Estimation is a mathematics skill that we all use every day. We might estimate how many people are in a room, how much our dinner bill might cost, or how long it might take to get through a queue! Estimation skills begin with basic numeracy and practice, and an at home estimation jar is an engaging and instructive tool, plus it can be fun for the whole family!
An estimation jar is a clear jar with a certain number of one item inside (for instance, 5 golf balls or 100 beans). Everyone in the family should take turns guessing or estimating how many items there are. Each person can write down their estimations and at the end of the week (to build anticipation!) the items inside are counted to see who was closest.
To make your own estimation jar begin with a medium size clear jar with a lid and place it on a shelf or table where children can reach it. They will need to be able to pick it up, hold it, and look at it from all angles.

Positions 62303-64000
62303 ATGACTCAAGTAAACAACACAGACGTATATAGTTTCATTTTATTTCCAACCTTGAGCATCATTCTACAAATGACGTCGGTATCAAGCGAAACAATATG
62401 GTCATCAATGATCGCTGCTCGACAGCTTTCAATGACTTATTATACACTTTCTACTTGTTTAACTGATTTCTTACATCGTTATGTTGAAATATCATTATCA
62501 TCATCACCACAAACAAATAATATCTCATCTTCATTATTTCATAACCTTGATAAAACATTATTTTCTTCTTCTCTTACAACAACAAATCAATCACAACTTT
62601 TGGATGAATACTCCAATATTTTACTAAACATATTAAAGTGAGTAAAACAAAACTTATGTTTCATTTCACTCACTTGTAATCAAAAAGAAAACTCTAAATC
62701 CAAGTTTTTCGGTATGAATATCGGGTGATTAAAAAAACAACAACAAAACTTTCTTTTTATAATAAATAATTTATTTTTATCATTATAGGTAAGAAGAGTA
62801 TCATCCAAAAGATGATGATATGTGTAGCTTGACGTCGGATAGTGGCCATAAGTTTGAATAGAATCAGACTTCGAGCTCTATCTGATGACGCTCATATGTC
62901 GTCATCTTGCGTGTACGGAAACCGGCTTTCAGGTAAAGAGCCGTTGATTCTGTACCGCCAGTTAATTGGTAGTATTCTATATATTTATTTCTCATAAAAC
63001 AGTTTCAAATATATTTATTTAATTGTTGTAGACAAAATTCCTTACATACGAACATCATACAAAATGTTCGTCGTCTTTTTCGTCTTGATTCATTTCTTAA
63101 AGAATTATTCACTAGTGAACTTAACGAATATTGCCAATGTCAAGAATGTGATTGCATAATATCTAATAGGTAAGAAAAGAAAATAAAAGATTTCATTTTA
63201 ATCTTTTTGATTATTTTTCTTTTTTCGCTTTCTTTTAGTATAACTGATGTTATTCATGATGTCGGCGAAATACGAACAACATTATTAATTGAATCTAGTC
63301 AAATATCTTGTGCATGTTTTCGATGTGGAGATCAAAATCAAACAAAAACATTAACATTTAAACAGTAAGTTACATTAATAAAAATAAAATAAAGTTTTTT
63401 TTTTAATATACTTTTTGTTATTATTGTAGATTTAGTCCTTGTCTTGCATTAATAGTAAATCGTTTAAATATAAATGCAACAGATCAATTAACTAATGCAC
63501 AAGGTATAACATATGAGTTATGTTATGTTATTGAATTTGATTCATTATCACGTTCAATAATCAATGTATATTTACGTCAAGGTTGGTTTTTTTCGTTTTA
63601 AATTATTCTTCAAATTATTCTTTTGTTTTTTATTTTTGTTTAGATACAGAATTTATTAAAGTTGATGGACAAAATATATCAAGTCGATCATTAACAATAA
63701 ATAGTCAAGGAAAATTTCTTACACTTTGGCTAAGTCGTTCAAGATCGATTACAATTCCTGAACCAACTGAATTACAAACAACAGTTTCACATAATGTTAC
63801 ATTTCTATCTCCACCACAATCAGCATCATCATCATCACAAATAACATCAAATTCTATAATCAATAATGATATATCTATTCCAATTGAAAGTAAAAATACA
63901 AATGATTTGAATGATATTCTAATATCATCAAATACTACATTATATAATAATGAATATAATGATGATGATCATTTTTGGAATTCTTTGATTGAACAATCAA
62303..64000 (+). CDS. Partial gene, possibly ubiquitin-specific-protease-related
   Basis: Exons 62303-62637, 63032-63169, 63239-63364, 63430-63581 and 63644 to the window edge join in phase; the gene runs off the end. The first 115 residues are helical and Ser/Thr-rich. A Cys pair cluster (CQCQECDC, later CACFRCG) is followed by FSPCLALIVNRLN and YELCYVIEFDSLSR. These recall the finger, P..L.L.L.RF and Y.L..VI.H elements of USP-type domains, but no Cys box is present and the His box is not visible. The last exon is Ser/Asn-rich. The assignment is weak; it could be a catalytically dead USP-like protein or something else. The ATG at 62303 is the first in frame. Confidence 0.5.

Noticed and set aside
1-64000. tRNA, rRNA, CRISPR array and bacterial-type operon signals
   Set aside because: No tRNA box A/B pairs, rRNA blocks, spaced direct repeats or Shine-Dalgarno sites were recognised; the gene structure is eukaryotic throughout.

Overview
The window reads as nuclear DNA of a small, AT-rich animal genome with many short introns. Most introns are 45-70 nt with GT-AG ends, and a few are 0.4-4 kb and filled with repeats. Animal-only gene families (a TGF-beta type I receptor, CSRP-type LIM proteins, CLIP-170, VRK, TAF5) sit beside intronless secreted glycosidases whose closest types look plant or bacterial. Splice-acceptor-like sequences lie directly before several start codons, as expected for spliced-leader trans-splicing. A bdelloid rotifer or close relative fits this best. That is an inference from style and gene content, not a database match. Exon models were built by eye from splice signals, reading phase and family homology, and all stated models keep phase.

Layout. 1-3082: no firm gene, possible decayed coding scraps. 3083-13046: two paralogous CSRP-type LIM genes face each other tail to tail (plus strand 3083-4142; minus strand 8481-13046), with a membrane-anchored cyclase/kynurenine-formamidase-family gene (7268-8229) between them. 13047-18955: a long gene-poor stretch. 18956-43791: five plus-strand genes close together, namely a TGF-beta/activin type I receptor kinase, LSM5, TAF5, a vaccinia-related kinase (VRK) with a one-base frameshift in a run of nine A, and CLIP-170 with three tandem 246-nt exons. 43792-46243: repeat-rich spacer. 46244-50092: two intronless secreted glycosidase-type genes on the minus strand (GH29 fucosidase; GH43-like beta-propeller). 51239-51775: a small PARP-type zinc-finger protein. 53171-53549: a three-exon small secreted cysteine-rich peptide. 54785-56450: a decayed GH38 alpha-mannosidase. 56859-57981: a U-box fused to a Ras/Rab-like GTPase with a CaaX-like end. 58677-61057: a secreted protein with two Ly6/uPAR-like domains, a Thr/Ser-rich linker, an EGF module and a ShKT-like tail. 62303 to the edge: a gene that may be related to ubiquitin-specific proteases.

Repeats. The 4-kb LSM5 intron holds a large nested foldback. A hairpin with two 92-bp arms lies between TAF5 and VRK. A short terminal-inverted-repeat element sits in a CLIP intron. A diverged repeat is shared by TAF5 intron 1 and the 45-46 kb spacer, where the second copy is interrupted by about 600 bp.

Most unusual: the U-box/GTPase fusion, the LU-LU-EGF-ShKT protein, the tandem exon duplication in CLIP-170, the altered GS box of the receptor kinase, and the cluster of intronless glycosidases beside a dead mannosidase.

For children around 2 years old use just a few large objects. You can try 3 or 4 balls or blocks. Try to make each object the same size, but a different color. When a child is first learning about counting, and thus is very new to estimation, we want to make success achievable.
As children age and learn more about numeracy and estimation, you can make the jar more difficult. You can make the objects progressively smaller, and thus the number progressively larger. You can also introduce a “referent”, or a jar with a few of the same object where you tell your child how many there are (for example, “this jar has 20 marbles, how many do you think are in the full jar?”).
Remember to go slow and keep things at their level, if they don’t know the number 100 there shouldn’t be 100 objects inside. Estimation is tricky and a skill that is learned through a lot of practice! You might even stump yourself! And if you’re stumped on ideas for what to include in the jar, check out this list.
My Works Montessori have a wonderful video on this exercise.